Cassie sees the mark of death, the fading light around a person just before they die. It’s the kind of gift you wouldn’t ask for, but it’s hers to live with. Sorting it all out takes time. As a 16 year old in a small town, she hasn’t encountered many people in their last moments. A school bus of children, a businessman off to work – they glowed and nobody else saw it. It’s not until Cassie sees the mark on a loved one that she accepts her wild hunch as truth.
In the midst of grieving, Cassie is sent to a small city in Kansas to live with ‘Drea, an aunt she’s never heard of. She’s to spend 90 days with her in order to have access to her inheritance. ‘Drea opens up her apartment to Cassie, but not her busy busy life. The girl is on her own to do whatever a smart girl with a heavy heart and pure freedom does.
Cassie gets a job, a boyfriend and takes a philosophy class at the local college. She’s learning how to take care of herself, but encountering more people throughout her day than ever before means an uptick in the people on Death’s front porch. The philosophy class is a useful device. Should she tell the marked that they’re about to die? Would knowing prevent their deaths? She mines her class and cute TA for perspective, hypothetical of course.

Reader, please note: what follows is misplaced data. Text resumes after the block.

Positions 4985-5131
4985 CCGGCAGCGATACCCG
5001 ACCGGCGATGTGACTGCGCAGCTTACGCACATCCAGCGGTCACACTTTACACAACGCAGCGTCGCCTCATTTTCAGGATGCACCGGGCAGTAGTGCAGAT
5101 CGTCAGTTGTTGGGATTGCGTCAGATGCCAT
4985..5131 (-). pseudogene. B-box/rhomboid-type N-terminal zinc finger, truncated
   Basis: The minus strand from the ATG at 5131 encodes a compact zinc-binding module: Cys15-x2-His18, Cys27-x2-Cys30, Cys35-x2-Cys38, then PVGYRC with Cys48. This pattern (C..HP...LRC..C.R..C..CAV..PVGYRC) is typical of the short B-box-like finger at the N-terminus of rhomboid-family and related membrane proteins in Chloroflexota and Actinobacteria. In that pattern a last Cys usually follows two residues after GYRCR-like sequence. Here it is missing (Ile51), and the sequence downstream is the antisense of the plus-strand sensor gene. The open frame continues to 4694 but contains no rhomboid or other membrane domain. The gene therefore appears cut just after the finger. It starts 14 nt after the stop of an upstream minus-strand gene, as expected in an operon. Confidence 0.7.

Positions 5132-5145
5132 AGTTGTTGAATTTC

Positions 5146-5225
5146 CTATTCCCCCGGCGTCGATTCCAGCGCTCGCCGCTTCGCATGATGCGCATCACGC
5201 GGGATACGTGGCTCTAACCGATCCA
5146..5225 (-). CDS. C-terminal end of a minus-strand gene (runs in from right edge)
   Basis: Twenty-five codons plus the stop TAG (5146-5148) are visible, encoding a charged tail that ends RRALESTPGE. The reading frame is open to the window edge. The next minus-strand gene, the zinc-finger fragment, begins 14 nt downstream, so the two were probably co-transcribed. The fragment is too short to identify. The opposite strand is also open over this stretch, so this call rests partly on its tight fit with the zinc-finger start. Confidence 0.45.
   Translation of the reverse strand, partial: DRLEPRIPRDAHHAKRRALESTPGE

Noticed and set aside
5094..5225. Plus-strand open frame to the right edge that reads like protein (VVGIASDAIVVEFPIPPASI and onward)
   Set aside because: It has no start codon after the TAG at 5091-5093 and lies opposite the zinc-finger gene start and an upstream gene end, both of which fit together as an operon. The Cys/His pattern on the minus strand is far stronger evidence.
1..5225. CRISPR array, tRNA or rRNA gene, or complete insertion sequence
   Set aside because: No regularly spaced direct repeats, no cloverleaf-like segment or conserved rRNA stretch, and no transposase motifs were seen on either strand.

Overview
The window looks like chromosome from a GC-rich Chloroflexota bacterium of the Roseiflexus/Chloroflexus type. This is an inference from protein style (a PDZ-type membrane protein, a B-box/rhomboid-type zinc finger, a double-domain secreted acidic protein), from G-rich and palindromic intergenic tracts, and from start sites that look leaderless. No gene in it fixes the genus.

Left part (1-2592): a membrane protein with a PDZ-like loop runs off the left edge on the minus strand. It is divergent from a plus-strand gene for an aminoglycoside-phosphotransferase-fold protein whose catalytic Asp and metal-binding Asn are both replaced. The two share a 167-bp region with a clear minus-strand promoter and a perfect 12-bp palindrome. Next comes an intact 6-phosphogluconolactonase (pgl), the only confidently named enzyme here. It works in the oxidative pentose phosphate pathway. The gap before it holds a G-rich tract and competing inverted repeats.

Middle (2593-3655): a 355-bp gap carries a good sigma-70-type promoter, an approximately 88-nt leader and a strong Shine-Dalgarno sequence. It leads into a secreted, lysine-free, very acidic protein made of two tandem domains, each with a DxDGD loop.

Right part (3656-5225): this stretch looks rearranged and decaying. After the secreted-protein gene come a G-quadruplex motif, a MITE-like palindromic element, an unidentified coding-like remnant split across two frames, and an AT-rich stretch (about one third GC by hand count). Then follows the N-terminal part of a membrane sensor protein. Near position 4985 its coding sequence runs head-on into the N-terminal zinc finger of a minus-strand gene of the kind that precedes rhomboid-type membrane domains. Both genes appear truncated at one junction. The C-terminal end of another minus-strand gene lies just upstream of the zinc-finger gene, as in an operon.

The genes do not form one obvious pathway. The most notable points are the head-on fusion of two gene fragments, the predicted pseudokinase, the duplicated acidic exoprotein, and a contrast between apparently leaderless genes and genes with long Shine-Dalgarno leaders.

Many storytellers begin with a “What if?”, choosing an adventure and following down that course, taking a few detours when things need shaking up. Mountains battling each other as our hobbit and warrior dwarves inch along jagged cliffs – why not? Fight, mountains, fight! Here, all twists lead back to what would you do if you had this ability? If you find the question curious enough, you’ll enjoy this quick, bouncy read.
First person narrative isn’t my favorite, but it works for this story. Nadol makes Cassie quite likable so you’re happy to spend some time with her. The romance is simple and believable, and thankfully not drenched in syrup. The only thing that made me chew my lip was the whole discovery of origin part. All the dots connect, but I like my endings messier and don’t always need an explanation. While The Mark could stand alone, it has a sequel called The Vision. Don’t judge these books by their covers, unless you like the covers.
Oh, and happy twenty the thirteenth. Does that mean we get a whole year of creepy Fridays? Yes. Yes it does.